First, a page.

As opposed to just feeling really stressed.
Emily Blatchford Associate Lifestyle Editor, HuffPost Australia
Anxiety is the most common mental health condition in Australia, with one in four of us experiencing it at some stage during our lives.
Reports have also shown anxiety in children is on the rise, while levels of anxiety in general have steadily increased since the end of World War II. In fact, anxiety is so prevalent in today’s society it has even caused some to wonder if we are in the midst of an anxiety epidemic.
Others have claimed the term anxiety is bandied around too often, resulting in people claiming to have an anxiety disorder when they actually don’t.
So how do you know the difference between anxiety and, say, high stress levels? Or what constitutes an acceptable amount of anxiety as opposed to a panic attack?
“We can all be stressed, and I suppose we can be a bit anxious at times,” Catherine Madigan of Anxiety Australia tells HuffPost Australia.
“The thing about stress is it’s more of a response to like a daily pressure or some change in the environment. So, for example, if someone gives you a deadline at work, you might be stressed meeting that deadline.
“Or if you’re a chef working in a kitchen, when business is quiet, you may not be stressed. But if 30 people suddenly walk in the door and you have to get the meals out, you are under pressure because of that change in the environment.
“The thing about stress, so to use that example, is once the chef gets the meals out, the stress should dissipate because he’s met that challenge.
“Stress is short lived and the person de-stresses once the challenge is passed.”
This type of environmentally-fuelled stress is normal, and something all of us will experience as we go about our lives. In fact, if harnessed properly, stress can, at times, be a good thing.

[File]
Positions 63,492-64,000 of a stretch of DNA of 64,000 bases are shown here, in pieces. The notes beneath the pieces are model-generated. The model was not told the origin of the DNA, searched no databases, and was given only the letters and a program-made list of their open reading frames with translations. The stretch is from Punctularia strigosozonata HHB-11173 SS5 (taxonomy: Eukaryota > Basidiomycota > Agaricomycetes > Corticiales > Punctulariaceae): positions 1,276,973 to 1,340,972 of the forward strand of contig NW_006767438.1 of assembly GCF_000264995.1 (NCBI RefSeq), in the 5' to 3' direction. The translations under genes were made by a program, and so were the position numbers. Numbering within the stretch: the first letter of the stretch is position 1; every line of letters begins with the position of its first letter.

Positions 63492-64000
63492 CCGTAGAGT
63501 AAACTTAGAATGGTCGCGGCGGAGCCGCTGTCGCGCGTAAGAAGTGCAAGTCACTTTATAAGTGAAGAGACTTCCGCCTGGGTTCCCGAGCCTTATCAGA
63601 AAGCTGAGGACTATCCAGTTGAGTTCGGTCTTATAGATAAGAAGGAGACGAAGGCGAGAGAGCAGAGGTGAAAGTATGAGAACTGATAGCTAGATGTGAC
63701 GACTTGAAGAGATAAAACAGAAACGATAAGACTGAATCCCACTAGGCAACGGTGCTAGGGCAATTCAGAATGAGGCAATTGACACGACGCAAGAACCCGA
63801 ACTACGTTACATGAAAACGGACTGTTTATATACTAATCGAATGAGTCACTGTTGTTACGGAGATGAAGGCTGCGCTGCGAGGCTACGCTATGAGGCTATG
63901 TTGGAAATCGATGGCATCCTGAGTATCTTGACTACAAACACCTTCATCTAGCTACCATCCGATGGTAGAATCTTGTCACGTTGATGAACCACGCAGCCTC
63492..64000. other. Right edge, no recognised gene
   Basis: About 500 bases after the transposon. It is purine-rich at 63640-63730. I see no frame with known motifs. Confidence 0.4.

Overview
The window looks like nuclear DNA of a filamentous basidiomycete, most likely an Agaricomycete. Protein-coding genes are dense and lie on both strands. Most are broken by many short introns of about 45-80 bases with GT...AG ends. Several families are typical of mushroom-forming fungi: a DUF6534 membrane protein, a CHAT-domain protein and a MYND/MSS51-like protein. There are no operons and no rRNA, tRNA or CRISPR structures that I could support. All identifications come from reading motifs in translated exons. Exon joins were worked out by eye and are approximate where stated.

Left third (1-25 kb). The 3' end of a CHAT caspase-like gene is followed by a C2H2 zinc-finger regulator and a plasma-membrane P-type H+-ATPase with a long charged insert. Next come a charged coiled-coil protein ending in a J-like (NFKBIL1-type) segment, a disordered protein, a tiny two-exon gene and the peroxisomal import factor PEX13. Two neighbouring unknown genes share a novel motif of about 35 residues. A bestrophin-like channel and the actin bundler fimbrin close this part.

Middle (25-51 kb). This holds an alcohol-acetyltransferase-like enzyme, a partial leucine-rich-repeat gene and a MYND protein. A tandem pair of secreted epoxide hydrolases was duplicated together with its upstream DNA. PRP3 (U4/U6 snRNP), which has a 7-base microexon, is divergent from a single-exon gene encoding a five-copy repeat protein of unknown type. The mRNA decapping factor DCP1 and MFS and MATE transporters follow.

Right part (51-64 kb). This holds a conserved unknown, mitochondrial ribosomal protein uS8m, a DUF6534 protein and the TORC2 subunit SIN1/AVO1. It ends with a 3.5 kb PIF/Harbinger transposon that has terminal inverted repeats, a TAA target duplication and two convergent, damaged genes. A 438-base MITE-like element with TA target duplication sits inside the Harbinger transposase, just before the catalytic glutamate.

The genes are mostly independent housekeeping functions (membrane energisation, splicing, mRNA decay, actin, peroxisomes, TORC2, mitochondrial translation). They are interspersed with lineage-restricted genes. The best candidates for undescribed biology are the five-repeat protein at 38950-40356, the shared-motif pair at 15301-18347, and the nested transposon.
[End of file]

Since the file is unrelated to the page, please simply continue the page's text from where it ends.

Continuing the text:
But anxiety is a different kind of beast.
“If you have an anxiety disorder, that anxiety can persist in the absence of the obvious stressor,” Madigan explains. “People who are anxious can be scared and apprehensive of what lies ahead. So it may not be a problem in the here and now, it’s more of a ‘what if?’
Get onto things sooner rather than later. If left untreated, anxiety can really restrict people’s lives.”
“When we’ve got anxiety, we are anxious about the fact we are anxious. We have a fear that something terrible is going to happen.
“That anxiety might be specific to a place, so, for instance, if I had a panic attack in a supermarket, I might be thinking, ‘What if I have a panic attack next time I go to the supermarket?’ And so on.”
Anxiety signs and symptoms
While each anxiety condition is unique to the individual, there are some common signs to look out for.
“With a sudden surge of anxiety, there might be multiple symptoms going on at once,” Madigan says.
• Physical: panic attacks, hot and cold flushes, racing heart, tightening of the chest, quick breathing, restlessness, or feeling tense, wound up and edgy
• Psychological: excessive fear, worry, catastrophising, or obsessive thinking
• Behavioural: avoidance of situations that make you feel anxious which can impact on study, work or social life.
“Your heart might be racing, you might feel breathless or dizzy or nauseous. You might feel a sense of doom.”
Still not sure? Take this anxiety checklist.
There are many ways to manage anxiety, ranging from relaxation techniques to counselling to medication. But Madigan says the first (and potentially most important step) is to make sure you’re taking care of yourself.
“That encompasses everything in terms of trying to get a good night’s sleep and exercising regularly,” she says. “You are also more likely to have a panic attack if you smoke, so being a non-smoker helps.
“Meditating is really good for people with anxiety, so some people try to do a daily meditation practice.
“If people feel they are getting a bit anxious, slow diaphragmatic breathing can help. These days you can even get apps off your mobile phone.”
However, as always, it’s important to note if you feel like you’re not managing so well, to seek professional medical advice at the earliest opportunity.
“If people have an anxiety disorder they probably need professional help,” Madigan says. “Go to a GP and get a referral to a psychologist.
“Get onto things sooner rather than later. If you nip it in the bud, it’s less disabling. If left untreated, anxiety can really restrict people’s lives.”